Escape the Mystery Room West Nyack is about a 10 minute drive from my parent’s home. I was genuinely excited that there was an escape room company that I could frequent when visiting them. After playing two games, however, I cannot see myself spending the time or money to play another of these games.

Escape the Mystery Room represents the worst in escape gaming. I see no evidence of passion, caring, or a desire to build something special. It comes across as a cynical attempt to cash in on a trend. I worry that anyone who plays Escape the Mystery Room without having played a good escape game will be turned off from the entire industry.

Skip this room. Skip this company.

Escape the Mystery Room (West Nyack, NY): Sports Room [Review]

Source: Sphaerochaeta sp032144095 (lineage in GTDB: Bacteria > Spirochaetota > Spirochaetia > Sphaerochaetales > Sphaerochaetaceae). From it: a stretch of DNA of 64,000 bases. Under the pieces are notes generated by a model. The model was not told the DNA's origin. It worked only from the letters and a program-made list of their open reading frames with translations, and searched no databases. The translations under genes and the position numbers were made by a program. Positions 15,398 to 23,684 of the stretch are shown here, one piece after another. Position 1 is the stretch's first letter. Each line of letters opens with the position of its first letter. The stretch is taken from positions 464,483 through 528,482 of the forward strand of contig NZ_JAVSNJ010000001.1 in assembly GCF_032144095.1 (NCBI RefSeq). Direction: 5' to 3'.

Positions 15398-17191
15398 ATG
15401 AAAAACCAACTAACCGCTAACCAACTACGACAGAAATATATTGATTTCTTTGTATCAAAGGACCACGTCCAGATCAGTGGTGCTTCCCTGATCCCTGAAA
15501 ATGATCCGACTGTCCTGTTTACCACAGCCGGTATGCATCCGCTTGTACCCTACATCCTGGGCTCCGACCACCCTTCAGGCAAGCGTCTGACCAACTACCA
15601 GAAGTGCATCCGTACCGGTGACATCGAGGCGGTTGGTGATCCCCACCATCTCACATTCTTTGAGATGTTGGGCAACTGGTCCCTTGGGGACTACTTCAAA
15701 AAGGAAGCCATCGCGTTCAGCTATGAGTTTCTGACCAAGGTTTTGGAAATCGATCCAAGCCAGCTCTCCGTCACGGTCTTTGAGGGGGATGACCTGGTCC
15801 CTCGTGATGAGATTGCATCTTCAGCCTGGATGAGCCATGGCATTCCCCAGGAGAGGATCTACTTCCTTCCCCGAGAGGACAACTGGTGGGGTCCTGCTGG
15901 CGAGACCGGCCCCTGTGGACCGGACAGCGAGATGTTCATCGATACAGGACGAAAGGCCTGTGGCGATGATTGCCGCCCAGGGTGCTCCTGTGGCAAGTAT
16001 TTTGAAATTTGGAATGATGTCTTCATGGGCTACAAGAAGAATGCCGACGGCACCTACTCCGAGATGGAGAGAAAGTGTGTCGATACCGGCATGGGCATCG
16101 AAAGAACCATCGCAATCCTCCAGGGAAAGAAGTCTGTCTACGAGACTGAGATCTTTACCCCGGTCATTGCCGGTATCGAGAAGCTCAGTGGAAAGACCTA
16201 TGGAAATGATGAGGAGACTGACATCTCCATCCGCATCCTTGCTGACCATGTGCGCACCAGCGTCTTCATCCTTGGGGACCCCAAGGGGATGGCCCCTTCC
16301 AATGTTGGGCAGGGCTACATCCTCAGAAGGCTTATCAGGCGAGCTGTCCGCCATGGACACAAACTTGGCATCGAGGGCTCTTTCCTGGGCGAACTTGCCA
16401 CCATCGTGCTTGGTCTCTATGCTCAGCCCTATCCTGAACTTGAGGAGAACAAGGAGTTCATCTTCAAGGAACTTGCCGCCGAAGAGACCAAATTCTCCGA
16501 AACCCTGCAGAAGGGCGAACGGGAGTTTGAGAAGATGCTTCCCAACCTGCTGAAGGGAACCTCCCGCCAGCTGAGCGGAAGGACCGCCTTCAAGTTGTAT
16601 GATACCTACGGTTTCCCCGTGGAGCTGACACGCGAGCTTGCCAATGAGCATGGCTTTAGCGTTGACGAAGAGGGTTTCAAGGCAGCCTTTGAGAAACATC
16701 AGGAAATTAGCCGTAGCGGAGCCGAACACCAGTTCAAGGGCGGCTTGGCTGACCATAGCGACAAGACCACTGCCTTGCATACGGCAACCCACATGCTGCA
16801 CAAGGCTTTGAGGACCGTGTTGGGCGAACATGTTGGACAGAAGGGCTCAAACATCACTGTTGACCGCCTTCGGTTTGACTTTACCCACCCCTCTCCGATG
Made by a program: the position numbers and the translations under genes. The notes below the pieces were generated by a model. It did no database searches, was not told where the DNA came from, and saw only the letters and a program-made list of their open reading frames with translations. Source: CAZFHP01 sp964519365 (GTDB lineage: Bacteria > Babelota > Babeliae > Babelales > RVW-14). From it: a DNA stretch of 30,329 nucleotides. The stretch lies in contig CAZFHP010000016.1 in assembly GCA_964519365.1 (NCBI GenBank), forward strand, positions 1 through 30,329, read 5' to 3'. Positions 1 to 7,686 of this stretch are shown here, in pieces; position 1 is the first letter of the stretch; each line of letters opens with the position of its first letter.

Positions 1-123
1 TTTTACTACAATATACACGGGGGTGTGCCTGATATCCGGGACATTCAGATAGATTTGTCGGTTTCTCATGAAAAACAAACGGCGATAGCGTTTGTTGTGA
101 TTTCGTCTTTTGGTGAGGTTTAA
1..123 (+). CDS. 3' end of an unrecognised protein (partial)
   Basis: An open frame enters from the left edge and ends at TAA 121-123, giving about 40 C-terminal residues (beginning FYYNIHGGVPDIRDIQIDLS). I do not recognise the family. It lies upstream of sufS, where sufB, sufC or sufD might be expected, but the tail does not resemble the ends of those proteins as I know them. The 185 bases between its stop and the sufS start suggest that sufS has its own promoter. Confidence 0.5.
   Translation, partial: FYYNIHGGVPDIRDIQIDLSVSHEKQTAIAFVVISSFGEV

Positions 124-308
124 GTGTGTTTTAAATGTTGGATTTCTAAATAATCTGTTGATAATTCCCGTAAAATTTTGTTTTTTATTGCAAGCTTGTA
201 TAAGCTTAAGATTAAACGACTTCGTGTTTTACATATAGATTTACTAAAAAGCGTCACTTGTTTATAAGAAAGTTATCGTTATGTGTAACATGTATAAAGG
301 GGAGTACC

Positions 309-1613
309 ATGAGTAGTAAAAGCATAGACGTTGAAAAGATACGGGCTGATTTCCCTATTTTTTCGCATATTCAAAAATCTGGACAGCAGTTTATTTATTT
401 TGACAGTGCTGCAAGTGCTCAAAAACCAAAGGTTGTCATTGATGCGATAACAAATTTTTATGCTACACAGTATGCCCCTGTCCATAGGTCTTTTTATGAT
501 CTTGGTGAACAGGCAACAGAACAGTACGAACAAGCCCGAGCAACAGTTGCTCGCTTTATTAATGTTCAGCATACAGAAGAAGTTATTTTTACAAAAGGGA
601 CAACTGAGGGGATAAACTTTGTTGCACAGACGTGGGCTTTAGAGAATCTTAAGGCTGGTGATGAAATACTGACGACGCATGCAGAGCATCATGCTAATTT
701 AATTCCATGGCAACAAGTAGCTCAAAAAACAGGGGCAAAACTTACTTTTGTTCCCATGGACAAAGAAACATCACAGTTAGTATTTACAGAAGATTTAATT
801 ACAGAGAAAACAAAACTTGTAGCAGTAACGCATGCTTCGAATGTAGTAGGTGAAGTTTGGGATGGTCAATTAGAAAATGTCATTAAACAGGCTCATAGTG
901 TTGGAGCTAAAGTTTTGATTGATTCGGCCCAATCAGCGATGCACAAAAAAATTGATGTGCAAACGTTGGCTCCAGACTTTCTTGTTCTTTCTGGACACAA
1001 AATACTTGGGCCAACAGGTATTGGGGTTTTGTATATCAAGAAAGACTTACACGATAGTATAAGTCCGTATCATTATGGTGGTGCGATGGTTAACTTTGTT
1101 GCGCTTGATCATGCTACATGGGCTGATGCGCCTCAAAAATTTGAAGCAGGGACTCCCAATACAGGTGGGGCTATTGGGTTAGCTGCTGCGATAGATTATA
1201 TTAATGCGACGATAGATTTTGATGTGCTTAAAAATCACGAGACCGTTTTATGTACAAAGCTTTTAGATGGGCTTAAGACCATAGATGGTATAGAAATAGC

Buckle up sports fans; this is a rough one.

Location: West Nyack, New York

Date played: August 1, 2015

Team size: not specified; we recommend 4-6

Price: $20 per ticket for teams of 1-5, $18 per ticket for teams of over 6

Volume of Games

This company rents a large chunk of real estate in West Nyack, New York’s Palisades Center. Through their use of three quarter height partition walls, they create ten distinct, small boxes, each holding a game. When we visited, three were “escape” rooms and three were “mystery” rooms, where solving the mystery isn’t tied to opening a locked door. Others were still empty.

Any game could be built into any partitioned room. These rooms aren’t elements of the game; they are pens around a few puzzles.